Levy: You are amoral, are you not? You are feeding off the violence and the despair of the drug trade. You’re stealing from those who themselves are stealing the lifeblood from our city. You are a parasite who leeches off–
Omar: Just like you, man.
Levy: –the culture of drugs… Excuse me, what?
Omar: I got the shotgun. You got the briefcase. It’s all in the game, though, right?
In one of my favorite bits of dialogue from the series, Omar points out the hypocrisy of the lawyer whose career is dedicated to defending Baltimore’s most notorious criminals. “It’s all in the game, though, right?” Omar does not take offense at Levy’s accusation, but he does take offense at the accusation that he is “amoral,” especially when the accusation comes from someone who makes a living in exactly the same way he does — sticking up drug dealers for huge fees as payment for his expert legal representation.
Poker pros can be considered “parasitic” — the “poker economy” is not self sustaining, and poker pros feed off of money coming in from money that is earned away from the poker table. The money inside poker changes hands and flows freely, but without the money coming in from sources outside of poker, there would be few professional players. Does this make playing poker professionally amoral? I’m not going to get into a long discussion of morality, but hey, if you decide to play “the game,” there’s nothing wrong with me taking your money.
Bunk Moreland: So, you’re my eyeball witness, huh? [Omar nods] So, why’d you step up on this?
Omar: Bird triflin’, basically. Kill an everyday workin’ man and all. I mean, I do some dirt, too, but I ain’t never put my gun on nobody that wasn’t in the game.
Bunk: A man must have a code.
Omar: Oh, no doubt.
A man must have a code. This quote goes out to anyone who bets against their friends for serious money. There’s been a lot of talk about prop bets lately, and one thing I learned about prop bets is that you shouldn’t bet against an outcome that would make you feel good. One of the basic rules of sports betting is that you don’t bet on your favorite team to win — not only are you likely to be too biased to make a good bet, if your team loses, you have to deal with the heartbreak as a sports fan with fewer dollars in your pocket. Similarly, if I win money because my friend fails at something important to him, what kind of friend does that make me? If you’re making the bet to motivate a friend — to quit smoking, to lose weight, whatever — then you should be happy to pay off the bet. If you’re making the bet because you think you have an edge (in other words, it’s not a “friendly” bet), it’s a bad bet. Some people can do it, but I can’t stomach the idea of making a profit from hoping my friends will fail. A man must have a code.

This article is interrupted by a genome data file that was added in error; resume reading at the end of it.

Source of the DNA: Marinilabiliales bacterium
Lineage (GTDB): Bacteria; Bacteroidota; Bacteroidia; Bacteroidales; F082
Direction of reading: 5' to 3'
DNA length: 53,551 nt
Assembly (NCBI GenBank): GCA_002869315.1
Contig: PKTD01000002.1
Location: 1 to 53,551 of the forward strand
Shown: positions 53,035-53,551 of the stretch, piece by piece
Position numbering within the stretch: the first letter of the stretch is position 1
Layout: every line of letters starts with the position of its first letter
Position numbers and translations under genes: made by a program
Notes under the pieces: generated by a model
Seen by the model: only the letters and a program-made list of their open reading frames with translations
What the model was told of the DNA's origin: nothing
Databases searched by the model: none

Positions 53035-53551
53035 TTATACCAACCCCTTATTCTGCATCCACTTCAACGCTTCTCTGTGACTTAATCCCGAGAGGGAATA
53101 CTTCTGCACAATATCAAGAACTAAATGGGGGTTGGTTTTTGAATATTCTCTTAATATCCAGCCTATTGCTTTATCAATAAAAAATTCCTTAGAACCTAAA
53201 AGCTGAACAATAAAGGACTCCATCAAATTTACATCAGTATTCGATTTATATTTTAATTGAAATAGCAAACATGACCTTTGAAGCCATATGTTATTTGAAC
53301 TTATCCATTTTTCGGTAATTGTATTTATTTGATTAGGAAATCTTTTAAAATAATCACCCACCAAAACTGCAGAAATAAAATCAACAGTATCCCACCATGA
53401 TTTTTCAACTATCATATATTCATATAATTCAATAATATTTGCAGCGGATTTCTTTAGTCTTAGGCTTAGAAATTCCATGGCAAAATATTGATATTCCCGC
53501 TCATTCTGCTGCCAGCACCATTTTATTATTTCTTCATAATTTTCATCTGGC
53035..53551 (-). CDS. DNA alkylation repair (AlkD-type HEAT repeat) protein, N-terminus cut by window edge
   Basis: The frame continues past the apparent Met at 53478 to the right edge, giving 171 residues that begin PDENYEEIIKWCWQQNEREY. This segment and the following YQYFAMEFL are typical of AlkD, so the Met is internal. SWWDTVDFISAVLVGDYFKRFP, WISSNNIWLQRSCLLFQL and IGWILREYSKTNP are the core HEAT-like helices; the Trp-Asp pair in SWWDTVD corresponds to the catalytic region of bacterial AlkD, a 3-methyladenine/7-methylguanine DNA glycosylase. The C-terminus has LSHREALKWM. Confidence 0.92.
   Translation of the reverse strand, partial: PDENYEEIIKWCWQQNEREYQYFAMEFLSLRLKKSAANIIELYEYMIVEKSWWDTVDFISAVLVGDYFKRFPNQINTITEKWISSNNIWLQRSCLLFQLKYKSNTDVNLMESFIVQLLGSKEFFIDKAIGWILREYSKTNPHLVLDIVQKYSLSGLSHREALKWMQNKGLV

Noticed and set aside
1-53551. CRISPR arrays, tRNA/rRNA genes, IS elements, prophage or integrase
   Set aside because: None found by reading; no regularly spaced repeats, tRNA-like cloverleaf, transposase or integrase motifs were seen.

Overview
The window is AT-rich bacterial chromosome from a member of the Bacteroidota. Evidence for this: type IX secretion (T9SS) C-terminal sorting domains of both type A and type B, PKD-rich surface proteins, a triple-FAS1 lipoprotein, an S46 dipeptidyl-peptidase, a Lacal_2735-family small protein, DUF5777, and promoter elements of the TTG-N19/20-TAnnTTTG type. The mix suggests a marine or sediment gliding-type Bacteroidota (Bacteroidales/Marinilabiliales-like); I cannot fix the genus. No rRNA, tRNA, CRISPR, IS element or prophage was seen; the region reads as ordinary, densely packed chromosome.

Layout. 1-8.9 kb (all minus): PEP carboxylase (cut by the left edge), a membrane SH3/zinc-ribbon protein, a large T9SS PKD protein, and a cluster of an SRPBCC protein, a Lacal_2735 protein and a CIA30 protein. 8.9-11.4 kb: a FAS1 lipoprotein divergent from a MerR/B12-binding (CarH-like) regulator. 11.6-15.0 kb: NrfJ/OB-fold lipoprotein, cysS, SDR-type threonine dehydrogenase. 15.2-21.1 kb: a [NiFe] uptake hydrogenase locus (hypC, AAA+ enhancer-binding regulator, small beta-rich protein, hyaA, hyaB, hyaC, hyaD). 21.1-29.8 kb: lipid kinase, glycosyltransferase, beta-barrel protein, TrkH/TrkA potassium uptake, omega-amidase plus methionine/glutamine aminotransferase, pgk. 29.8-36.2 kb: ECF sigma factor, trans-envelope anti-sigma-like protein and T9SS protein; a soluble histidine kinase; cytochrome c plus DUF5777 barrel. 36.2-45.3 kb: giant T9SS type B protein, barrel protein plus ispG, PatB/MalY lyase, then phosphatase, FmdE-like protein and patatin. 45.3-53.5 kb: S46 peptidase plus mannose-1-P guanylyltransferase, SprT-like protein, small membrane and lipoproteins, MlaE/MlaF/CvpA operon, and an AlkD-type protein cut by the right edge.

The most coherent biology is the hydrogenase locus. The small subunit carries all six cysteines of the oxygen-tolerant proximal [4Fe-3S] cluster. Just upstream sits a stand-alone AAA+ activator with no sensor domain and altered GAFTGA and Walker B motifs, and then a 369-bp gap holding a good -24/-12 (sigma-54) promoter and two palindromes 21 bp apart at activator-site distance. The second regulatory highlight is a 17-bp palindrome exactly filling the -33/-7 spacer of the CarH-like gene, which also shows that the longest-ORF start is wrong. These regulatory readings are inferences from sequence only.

Omar: How you expect to run with the wolves come night, when you spend all day sparring wit’ the puppies?
My favorite Omar quote points out that to be the best, you have to surround yourself with the best. For professional poker players, this presents a problem — regularly playing against sharks who are as good as you are isn’t good for your bottom line.
A couple of anecdotes help illustrate how “running with the wolves” can help your game:
Anecdote 1: A friend at an LA casino, who was a very good player, became a dealer and floorman. We played a lot of poker together, and we would talk about hands and our game whenever we saw each other. One night, he walked over with a huge rack of chips and a chesire cat grin. He had been lucky enough to get a seat with the biggest fish in the casino, a guy who would show up occasionally and donate to everyone at his table. A week later, I got a phone call:
Him: “Get down here! The whale is playing and there are two open seats!”
Me: “Lock up the seat if you can, I’m on my way.”
By the time I got there, the list for the table was 5 deep (he wasn’t able to lock up the seat due to the protests of hungry sharks) and I watched in agony as the whale proceeded to lose hand after hand. Needless to say, nobody left the game and my name never got called, but I learned that there were a lot of players who tipped floormen big to get called whenever certain players showed up or the game was abnormally good. If I wasn’t running with the wolves, I would never have figured this out.